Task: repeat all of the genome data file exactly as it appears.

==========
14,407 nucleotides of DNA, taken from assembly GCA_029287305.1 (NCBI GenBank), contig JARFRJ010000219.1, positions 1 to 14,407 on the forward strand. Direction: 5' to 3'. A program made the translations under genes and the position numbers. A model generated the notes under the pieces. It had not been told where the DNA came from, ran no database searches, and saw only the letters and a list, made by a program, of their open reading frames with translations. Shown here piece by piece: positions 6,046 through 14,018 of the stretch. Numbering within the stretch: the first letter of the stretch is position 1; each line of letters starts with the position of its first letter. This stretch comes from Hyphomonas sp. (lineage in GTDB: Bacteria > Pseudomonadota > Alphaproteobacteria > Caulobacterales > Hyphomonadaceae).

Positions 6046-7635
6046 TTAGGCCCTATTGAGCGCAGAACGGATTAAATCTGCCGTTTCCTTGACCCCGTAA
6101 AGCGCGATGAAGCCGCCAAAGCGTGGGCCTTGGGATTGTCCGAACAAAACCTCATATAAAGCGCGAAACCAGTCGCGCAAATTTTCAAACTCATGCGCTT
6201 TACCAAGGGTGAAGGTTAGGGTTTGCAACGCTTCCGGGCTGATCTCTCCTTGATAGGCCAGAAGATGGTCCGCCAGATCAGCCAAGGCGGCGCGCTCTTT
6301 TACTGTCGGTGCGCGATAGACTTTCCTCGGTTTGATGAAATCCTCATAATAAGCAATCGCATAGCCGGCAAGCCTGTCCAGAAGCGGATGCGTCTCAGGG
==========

14,407 nucleotides of DNA, taken from assembly GCA_029287305.1 (NCBI GenBank), contig JARFRJ010000219.1, positions 1 to 14,407 on the forward strand. Direction: 5' to 3'. A program made the translations under genes and the position numbers. A model generated the notes under the pieces. It had not been told where the DNA came from, ran no database searches, and saw only the letters and a list, made by a program, of their open reading frames with translations. Shown here piece by piece: positions 6,046 through 14,018 of the stretch. Numbering within the stretch: the first letter of the stretch is position 1; each line of letters starts with the position of its first letter. This stretch comes from Hyphomonas sp. (lineage in GTDB: Bacteria > Pseudomonadota > Alphaproteobacteria > Caulobacterales > Hyphomonadaceae).

Positions 6046-7635
6046 TTAGGCCCTATTGAGCGCAGAACGGATTAAATCTGCCGTTTCCTTGACCCCGTAA
6101 AGCGCGATGAAGCCGCCAAAGCGTGGGCCTTGGGATTGTCCGAACAAAACCTCATATAAAGCGCGAAACCAGTCGCGCAAATTTTCAAACTCATGCGCTT
6201 TACCAAGGGTGAAGGTTAGGGTTTGCAACGCTTCCGGGCTGATCTCTCCTTGATAGGCCAGAAGATGGTCCGCCAGATCAGCCAAGGCGGCGCGCTCTTT
6301 TACTGTCGGTGCGCGATAGACTTTCCTCGGTTTGATGAAATCCTCATAATAAGCAATCGCATAGCCGGCAAGCCTGTCCAGAAGCGGATGCGTCTCAGGG